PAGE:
WNBA and American Airlines: Never the twain shall meet

June 2, 2009 in Branding, Sports, Usability

Okay, these two items are pretty random, but together they make an interesting pair. Kinda like my wardrobe. Or Nick Cannon and Mariah.

On the surface there aren’t many commonalities between a women’s professional sports league and the world’s largest airline, but they struggle with what we all do these days: how to make money.

Following the lead of international sports, the Phoenix Mercury have become the first WNBA team to put a sponsor’s name on their jerseys. Under the three-year deal with LifeLock announced Monday, the identity theft protection company’s name will replace the “Phoenix” and “Mercury” across the road and home uniforms, respectively. The team’s logo will appear above the “LifeLock” on the left side.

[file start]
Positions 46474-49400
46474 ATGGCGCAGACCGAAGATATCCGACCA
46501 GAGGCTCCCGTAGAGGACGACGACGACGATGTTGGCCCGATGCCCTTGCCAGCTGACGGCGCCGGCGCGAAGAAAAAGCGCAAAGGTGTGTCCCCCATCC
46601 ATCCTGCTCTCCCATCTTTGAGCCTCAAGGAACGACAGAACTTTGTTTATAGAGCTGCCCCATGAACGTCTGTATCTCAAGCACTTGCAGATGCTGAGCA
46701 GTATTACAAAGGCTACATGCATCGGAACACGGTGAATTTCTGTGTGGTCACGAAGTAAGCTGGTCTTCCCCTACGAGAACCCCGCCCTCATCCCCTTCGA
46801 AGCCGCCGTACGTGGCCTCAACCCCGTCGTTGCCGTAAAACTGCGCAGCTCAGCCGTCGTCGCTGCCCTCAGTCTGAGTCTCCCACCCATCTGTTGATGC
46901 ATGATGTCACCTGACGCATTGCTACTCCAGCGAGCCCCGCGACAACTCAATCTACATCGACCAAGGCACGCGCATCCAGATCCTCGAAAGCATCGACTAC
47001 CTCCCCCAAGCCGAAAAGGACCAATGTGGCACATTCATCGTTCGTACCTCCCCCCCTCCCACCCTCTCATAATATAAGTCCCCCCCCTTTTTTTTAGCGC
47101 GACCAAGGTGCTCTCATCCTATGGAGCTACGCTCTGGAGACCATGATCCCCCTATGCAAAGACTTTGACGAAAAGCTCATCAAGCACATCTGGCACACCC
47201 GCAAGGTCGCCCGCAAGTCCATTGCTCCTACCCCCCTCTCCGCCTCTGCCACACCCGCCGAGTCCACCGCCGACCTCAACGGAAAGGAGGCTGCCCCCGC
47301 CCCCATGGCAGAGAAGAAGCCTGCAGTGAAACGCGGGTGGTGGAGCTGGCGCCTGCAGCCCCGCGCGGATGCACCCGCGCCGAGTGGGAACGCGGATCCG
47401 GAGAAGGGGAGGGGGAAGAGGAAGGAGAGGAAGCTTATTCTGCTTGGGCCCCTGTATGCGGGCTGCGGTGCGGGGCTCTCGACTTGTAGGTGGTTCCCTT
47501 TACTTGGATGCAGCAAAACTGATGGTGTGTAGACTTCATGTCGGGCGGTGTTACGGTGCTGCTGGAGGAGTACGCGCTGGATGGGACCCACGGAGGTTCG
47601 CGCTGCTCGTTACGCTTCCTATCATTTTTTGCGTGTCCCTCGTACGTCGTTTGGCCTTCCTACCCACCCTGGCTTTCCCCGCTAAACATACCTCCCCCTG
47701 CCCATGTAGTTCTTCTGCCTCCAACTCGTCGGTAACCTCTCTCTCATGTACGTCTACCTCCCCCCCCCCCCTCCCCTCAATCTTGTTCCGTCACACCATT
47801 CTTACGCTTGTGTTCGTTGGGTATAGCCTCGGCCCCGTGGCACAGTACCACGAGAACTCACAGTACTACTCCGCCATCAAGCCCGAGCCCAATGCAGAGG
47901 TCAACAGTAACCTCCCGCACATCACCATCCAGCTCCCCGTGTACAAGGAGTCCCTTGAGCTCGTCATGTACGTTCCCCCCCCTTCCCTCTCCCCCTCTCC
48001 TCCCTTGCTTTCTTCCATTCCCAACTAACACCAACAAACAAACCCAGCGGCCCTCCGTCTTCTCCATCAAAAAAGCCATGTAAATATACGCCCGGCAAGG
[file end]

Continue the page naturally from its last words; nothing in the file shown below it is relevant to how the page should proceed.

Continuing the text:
Mercury jerseys to have LifeLock name across front

The WNBA is a third-tier league, and European clubs have been doing this for years, but this is definitely the highest profile team sponsorship of a U.S.-based sports team. If you contrast the new jerseys with any vehicle in NASCAR though, the differences hit you like a brick. Instead of a simple logo on a mostly sparse jersey, NASCAR seemingly crams in every logo in existence.

Earlier today my friend Liz sent me an interesting article on FastCompany talking about the design difficulties of AA.com.

Designer Dustin Curtis was so disgusted with the American Airlines Web site that he redesigned it, and posted the results as an open letter to the company. Guess what? One of AA’s designers responded with a long defense about why better design dies a slow death at places like AA.
American Airlines Web Site: The Product of a Self-Defeating Design Process

The article says what you would expect, talking about red tape and bureaucracy (complete with obligatory 37signals reference), but the first comment brings up an interesting question: Does simplicity of design always improve revenue? The suggested design is pretty and more pleasing to the eye, but does that actually mean more tickets would be sold?

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